Right now even going to the grocery store feels risky. We don’t how
healthy other shoppers are, who used the cart before us or how recently
the cashier washed his hands. But what about the groceries we are purchasing?
Are they ok to put up in our pantries, cabinets and refrigerators or do
we need to disinfect everything before we even bring it in our house?
According to the
Centers for Disease Control and Prevention (CDC), transmission of the virus is far more likely to spread through
respiratory droplets from an infected person than it is to spread through
surfaces, materials, or food. So you probably don’t need to do more
than what’s usually recommended to safely sanitize surfaces and
Fresh produce should always be washed in water but using soap is not necessary.
In fact, accidentally ingesting soap can cause nausea, vomiting, and diarrhea.
As far as the items we put away for another day, the virus will be gone
by the time you take it out to use it. If you do need to use it immediately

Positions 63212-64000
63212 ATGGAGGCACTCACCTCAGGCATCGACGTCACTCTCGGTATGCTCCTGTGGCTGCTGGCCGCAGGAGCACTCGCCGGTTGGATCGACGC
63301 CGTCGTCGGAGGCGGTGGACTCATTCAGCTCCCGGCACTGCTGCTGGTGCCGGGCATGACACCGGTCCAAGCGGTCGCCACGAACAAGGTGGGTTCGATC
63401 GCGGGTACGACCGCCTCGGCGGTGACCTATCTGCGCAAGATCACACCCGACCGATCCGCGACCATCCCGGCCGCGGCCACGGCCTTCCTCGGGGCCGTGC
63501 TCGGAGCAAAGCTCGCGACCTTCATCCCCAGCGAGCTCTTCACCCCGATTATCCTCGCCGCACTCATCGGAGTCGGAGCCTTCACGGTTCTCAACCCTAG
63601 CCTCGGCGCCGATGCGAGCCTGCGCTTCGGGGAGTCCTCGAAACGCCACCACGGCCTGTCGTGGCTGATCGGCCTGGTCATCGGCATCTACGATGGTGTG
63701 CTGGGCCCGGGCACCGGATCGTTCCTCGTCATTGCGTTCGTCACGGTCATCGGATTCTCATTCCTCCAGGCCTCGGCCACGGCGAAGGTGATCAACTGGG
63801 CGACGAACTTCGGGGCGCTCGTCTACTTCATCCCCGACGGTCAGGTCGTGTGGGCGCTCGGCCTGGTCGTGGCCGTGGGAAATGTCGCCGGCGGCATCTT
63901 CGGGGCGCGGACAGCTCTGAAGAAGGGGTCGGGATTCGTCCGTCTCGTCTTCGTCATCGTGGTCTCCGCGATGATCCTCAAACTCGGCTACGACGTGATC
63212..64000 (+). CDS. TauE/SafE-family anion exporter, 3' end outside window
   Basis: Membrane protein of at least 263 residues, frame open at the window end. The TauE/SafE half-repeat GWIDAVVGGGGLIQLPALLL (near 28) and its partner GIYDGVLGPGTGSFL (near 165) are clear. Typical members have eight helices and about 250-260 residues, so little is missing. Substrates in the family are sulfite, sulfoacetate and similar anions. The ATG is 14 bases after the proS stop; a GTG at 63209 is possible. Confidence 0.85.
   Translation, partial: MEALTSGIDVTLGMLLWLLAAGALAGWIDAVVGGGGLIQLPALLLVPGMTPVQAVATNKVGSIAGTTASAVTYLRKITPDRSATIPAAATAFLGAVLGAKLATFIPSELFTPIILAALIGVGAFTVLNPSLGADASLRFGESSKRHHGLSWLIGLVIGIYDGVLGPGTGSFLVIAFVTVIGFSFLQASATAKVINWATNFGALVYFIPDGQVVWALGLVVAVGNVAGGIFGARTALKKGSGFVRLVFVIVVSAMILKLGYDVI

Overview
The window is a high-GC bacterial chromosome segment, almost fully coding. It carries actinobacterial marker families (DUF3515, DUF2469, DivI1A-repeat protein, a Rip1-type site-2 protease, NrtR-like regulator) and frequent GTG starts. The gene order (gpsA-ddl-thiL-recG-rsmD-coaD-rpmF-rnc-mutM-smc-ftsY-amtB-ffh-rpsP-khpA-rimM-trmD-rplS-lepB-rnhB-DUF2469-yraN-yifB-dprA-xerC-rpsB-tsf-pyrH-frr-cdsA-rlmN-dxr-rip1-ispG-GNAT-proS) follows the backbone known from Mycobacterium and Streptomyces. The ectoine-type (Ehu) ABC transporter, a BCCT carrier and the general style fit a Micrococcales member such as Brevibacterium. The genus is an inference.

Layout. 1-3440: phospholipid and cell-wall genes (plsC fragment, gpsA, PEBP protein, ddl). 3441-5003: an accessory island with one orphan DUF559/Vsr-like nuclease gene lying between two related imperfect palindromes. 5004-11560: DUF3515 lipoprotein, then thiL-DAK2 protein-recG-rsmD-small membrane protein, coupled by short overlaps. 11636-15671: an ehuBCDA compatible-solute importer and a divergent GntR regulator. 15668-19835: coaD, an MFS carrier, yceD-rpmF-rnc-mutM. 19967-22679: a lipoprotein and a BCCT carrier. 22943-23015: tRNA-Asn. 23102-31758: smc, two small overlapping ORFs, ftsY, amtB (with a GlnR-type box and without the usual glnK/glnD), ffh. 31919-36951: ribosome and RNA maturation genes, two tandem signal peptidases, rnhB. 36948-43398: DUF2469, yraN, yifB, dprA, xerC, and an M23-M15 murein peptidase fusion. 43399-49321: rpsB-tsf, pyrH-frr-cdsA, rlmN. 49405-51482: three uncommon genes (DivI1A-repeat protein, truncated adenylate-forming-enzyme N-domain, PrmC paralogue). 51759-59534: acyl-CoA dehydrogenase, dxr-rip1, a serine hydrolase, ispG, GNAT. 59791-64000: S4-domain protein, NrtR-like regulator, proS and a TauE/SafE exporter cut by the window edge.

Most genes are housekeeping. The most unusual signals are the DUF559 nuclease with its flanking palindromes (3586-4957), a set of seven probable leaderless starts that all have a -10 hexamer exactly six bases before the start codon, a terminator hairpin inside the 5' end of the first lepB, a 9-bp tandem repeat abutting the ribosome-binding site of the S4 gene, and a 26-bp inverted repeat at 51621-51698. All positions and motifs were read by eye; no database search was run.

and want to be extra careful, boxes and bags can be wiped down with a
disinfectant wipe or spray and a paper towel and canned goods can be wiped
down by using soapy water or wipes. You’ll also want to make sure
that you wash your hands or use hand sanitizer once you are finished putting
away your groceries and before you eat, which is probably a good idea anytime.
If you bring your own reusable grocery bags to the store with you, you
should wash them after every use to make sure they stay clear of bacteria
that can cause food-borne illness.
Just as with food packaging, mail and packages pose a low risk of transmitting
the coronavirus. However, wash your hands after handling them to be safe.